Archives For Perspective

Calcific Bursitis, how do I hate you? Let me count the ways:

You, who have no place being there, have taken up residence in my wife’s shoulder. You were not invited in, and yet unlike the vampires of lore, you pushed your way in. What gives? If I could rebuke you like those TV preachers say, I so would.

You have made her shout, cry, scream, plead, beg, cajole, for some kind, for any kind, of relief.

You have made her long for the pangs of childbirth! Because at least childbirth has an end. It’s a known commodity. You, Calcific Bursitis, are a parasite–hijacking nerve fibers, forestalling the use of an arm, singing a song of woe…

One that goes to 11! And not in a good way.

But your day is coming. It may not be soon enough–as soon as we’d like it–but it’s coming!

For someday, as with all suffering, you will have to give way:

“And I heard a loud voice from the throne saying, “Behold, the dwelling place of God is with man. He will dwell with them, and they will be his people, and God himself will be with them as their God. He will wipe away every tear from their eyes, and death shall be no more, neither shall there be mourning, nor crying, nor pain anymore, for the former things have passed away” (Rev. 21:3-4, ESV).

In the meantime, I hate you, Calcific Bursitis, and all that you do.

While you make us hurt now, these sufferings are not worthy to be compared to the glory that shall be.

Calcific bursitis, thou shalt die! But we, ultimately, shall not!

How has God met you in your place of suffering?

Engaging the Culture

randomlychad  —  August 18, 2011 — 7 Comments
'Paul' photo (c) 2009, Missional Volunteer - license:

Folks, I know of late I’ve spilled much digital ink regarding J.K. Rowling’s Harry Potter series. I promise you that this is not becoming a “Harry Potter” blog. Aside from my love of the books, I used that series as a touchstone to discuss some “disputable matters.” I did this because Harry has become such a large part of our cultural lexicon.

Today, I’d like to peel back the curtain a bit, and delve into what I think is the larger issue: cultural engagement. (Peanut gallery: I see your objection–“In the world, but not of it.” Yes, I know. And, no, that’s not what I’m talking about–worldliness–but rather being engaged, informed, being able to address the issues facing people today, and relate those issues to spiritual truth).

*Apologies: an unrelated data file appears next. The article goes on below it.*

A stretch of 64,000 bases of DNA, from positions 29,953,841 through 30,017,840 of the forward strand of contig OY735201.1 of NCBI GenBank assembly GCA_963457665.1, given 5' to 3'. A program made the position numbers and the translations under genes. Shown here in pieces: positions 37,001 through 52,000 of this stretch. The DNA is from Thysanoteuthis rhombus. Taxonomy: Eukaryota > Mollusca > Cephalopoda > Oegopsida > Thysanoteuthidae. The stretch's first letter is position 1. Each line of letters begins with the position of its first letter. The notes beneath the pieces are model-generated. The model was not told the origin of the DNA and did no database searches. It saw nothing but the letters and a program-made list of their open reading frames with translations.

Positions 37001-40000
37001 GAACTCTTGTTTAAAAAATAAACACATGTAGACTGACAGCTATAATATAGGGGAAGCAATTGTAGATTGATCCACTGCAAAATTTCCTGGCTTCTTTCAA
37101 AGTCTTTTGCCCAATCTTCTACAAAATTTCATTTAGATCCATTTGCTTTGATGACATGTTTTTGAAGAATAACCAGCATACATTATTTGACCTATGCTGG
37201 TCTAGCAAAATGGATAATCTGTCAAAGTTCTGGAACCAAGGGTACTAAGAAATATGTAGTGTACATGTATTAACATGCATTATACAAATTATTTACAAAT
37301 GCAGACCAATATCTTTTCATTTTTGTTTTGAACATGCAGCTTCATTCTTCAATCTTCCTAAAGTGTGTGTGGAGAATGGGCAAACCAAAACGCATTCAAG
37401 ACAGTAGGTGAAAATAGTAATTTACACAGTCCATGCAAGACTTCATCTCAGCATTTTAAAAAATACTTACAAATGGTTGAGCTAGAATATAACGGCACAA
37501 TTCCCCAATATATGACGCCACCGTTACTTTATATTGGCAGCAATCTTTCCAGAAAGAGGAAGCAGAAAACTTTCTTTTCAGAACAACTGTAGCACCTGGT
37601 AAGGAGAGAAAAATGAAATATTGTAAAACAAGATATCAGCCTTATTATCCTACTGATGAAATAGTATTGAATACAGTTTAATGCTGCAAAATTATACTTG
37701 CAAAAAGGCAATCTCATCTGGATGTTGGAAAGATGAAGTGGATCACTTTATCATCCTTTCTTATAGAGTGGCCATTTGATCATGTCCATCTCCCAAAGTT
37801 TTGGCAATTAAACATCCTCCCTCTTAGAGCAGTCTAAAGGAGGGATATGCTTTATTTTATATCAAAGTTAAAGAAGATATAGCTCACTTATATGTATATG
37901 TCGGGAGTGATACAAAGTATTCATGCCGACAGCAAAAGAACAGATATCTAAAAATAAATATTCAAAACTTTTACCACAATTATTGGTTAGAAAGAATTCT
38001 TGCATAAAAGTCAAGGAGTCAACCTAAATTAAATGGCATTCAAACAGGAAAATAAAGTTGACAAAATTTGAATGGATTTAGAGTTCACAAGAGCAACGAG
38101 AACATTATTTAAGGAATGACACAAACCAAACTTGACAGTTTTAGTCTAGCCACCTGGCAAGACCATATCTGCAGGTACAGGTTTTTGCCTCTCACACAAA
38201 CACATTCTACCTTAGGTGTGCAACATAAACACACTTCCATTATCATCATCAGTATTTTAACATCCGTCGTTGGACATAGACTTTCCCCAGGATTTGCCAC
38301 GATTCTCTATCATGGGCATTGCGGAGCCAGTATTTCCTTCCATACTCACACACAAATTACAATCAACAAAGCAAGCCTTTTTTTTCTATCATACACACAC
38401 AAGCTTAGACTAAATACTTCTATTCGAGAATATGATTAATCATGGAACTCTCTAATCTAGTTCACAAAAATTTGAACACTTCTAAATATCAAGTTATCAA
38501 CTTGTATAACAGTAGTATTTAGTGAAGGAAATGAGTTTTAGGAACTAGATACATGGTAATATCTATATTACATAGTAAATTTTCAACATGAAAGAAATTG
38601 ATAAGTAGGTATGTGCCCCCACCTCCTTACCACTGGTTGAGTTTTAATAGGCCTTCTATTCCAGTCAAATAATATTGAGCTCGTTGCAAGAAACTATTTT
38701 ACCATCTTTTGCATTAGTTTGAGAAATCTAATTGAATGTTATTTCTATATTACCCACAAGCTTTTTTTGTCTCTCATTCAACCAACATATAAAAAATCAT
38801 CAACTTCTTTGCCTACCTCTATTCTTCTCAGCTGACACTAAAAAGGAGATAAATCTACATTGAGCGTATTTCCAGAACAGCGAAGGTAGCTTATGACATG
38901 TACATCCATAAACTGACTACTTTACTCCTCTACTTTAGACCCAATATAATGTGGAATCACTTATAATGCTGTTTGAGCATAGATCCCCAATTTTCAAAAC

So, yes, today I’m going to talk about cultural engagement, and indeed how reading Harry Potter fits into that paradigm.

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So, Sharideth Smith and I are riding together (along with a whole host of other awesome bloggers) on Bryan Allain’s BlogRocket. She’s guest posting for me here today, and I’m laying some smack down on the ladies over in her crib (hey, turnabout’s fair play, right?). On a related note, in an unfortunate bit–albeit MotorCop approved–of Internet double-parking, I’m also guest posting for Alise Wright. So, please go over there and check out my bearing of soul.

Anyway, with her scintillating snark, and absolutely deadpan sense of of humor, here’s the “Wednesday Addams” of Christian blogging, Sharideth Smith:

'MMA fight' photo (c) 2009, Peter Gordon - license:

so the pastor wars are on. maybe not directly between the rock star super shepherds, but battle lines have been drawn among the fans.


yes. fans.

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>captivating eyesphoto © 2007 Ibrahim Iujaz | more info (via: Wylio)

Today, someone I hadn’t seen in awhile complimented me on my weight loss. I thanked him, commiserated a little, wished him well. Then I reflected upon the conversation. I came to these conclusions:

1) Though I know I’m losing weight, it’s not always obvious to me, because I live with my body, and do not necessarily see it changing by degrees.

2) It took a fresh pair of eyes to remind me of this. Because he hadn’t seen me in sometime, my colleague readily spotted the changes that I don’t necessarily notice.

I think spiritual growth is a lot like this. If we are growing in godliness, we aren’t necessarily aware of it, for at least a couple of reasons:

1) Our focus is on God (and others), not ourselves; and,

2) This process of sanctification is, like weight loss, a changing by degrees–it happens gradually, over time.

These are, of course, my opinions, and do not carry the weight of holy writ, but I believe them to be true. I should think that if one was aware of his own godliness that his focus is entirely upon the wrong person. (“Fair I see, sad you see”). Because the closer one draws to God, the more aware he is of his creatureliness, his sinfulness. That, too, is my opinion, but I think it sound.

The difference comes down to perspective, and focus. Just as I don’t see my own weight loss, I am not aware of my own godliness. Because I can’t escape the bounds of my flesh suit, I particularly lack perspective regarding myself. I don’t feel myself growing in the Lord.

This is where community comes in; for it is only in community that perspective, and indeed encouragement, comes. Others can often see us better than we see ourselves–they experience the changes the Lord is birthing oftentimes before we are aware of them ourselves.

Sometimes all it takes is a fresh pair of eyes.

Thanks for reading!

What lessons has life taught you lately about character, commitment, and/or perspective? How have you encouraged someone in their walk with the Lord?